Papers and reference
National Cycle Training Standard
The National Cycle Training Standard was launched for adults and teenagers in 2003 and for children in 2007. It is now promoted as Bikeability and it represents the highest standard for cycle training in the United Kingdom.
The Standard is a quality-assured framework for cycle training, where the emphasis is on teaching people to cycle confidently on the roads and to understand the interaction between cyclists and other road users so that as cyclists they can ride in the most appropriate way to enhance their safety and progress in the prevailing circumstances. It is not a set of rigid rules to be followed by cyclists in idealistic circumstances.
To be accredited as a NCTS instructor, an approved course must be undertaken to ensure familiarisation with the syllabus to be taught and knowledge of best teaching techniques, risk assessment, child protection and other practical details.
The syllabus for the National Cycle Training Standard is based on the book Cyclecraft, which is required reading for all instructors and recommended reading for trainees.
Although training is always geared to the specific needs of the individual client, there are four defined levels of competence around which training is structured. Clients are encouraged to process to higher levels according to their achievement and needs.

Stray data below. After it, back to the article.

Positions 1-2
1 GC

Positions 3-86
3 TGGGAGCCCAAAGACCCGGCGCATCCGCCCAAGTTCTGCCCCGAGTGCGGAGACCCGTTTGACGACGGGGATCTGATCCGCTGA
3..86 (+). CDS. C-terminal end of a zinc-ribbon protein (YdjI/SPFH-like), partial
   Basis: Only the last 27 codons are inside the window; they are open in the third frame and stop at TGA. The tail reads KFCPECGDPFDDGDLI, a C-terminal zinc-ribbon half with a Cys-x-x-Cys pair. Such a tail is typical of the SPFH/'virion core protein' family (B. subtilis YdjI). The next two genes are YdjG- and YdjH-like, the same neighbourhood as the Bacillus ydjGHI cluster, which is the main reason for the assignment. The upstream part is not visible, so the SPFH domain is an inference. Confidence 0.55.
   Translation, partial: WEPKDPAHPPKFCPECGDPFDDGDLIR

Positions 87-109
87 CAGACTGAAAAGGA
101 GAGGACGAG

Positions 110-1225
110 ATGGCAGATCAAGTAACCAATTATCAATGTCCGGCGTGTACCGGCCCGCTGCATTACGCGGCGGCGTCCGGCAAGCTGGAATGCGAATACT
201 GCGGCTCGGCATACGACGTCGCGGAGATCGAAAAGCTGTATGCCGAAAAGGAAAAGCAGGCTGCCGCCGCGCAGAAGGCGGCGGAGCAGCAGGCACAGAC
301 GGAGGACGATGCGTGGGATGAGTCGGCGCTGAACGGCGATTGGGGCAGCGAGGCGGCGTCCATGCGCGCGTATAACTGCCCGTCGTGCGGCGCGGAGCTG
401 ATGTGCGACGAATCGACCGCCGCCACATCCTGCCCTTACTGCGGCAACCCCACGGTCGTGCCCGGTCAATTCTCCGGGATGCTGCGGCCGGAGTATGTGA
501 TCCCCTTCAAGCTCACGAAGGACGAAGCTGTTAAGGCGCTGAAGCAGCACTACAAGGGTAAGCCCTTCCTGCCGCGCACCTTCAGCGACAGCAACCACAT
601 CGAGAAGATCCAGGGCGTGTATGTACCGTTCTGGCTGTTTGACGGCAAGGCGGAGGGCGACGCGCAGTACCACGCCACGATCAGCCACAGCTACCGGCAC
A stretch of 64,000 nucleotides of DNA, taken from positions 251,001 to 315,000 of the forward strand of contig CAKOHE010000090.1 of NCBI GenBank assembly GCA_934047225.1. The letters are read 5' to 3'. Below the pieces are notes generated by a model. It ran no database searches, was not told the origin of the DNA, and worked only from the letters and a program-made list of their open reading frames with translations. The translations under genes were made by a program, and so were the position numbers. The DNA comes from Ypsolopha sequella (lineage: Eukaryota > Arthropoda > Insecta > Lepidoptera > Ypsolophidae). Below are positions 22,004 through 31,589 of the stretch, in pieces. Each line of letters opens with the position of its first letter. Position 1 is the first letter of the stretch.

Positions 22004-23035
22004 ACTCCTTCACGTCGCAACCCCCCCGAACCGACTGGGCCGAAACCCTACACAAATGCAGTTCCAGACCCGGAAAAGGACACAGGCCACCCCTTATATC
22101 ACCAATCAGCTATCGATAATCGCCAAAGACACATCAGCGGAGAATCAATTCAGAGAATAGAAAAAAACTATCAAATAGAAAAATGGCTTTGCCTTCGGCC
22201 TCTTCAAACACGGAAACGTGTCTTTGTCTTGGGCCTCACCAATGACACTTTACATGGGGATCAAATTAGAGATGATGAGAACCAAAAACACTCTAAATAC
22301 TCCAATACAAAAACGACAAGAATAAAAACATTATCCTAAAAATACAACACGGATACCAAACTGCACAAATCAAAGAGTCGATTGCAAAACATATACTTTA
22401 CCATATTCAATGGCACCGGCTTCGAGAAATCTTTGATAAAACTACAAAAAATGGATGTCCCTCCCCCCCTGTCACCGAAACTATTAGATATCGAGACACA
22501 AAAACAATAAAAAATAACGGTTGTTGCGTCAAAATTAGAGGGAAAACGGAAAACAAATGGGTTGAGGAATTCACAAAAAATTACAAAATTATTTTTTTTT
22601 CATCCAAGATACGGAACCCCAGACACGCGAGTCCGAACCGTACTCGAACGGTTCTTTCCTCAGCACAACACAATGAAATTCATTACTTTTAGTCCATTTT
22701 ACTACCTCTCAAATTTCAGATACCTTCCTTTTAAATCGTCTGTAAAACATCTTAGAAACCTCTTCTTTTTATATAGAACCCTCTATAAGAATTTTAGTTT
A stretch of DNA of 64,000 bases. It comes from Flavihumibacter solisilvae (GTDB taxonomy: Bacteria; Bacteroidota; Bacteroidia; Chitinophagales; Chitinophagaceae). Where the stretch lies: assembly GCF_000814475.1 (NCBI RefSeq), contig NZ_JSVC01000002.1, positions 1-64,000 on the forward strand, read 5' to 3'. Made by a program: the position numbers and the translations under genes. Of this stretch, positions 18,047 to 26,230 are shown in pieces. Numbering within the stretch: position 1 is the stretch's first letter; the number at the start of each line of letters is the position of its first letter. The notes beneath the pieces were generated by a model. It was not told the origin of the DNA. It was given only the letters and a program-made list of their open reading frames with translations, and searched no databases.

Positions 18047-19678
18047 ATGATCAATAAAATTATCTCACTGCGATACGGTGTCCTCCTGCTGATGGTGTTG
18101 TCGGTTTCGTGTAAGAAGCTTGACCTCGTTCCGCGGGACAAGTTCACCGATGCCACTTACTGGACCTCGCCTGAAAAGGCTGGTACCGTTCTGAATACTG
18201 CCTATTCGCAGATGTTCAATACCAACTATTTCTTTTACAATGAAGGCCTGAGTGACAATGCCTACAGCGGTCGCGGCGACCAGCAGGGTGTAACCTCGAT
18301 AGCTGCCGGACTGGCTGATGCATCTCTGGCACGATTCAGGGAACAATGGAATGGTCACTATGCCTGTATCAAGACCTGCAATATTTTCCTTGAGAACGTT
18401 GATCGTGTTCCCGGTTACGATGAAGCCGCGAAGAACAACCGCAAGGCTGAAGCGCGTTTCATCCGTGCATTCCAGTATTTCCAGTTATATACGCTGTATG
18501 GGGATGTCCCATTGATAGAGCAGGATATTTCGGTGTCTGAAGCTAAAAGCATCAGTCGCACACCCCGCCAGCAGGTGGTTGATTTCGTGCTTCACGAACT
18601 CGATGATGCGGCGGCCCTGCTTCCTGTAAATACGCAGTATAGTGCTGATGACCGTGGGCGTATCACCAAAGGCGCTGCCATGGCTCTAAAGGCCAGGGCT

The most basic level of training for people who cannot ride a bicycle at all, covering starting and stopping, balance and steering .
Basic skills including braking, looking behind, signalling, the use of gears and cycle control.
For people with basic skills but who lack confidence cycling on road this includes cycling theory, overtaking, positioning, passing side roads, left/right turns, roundabouts, traffic lights and cycle facilities.
The highest level of cycle training, usually undertaken by people who are already regular cyclists but who wish to extend their skills to ride on roads of any kind. Includes traffic observation, busier roundabouts, filtering, multi-lane roads.
Levels 1a and 1b are taught off-road where possible, or on very quiet roads. Level 2 is taught on roads with low to moderate flows of traffic. Level 3 may be taught on any type of road according to the needs of the client and local circumstances.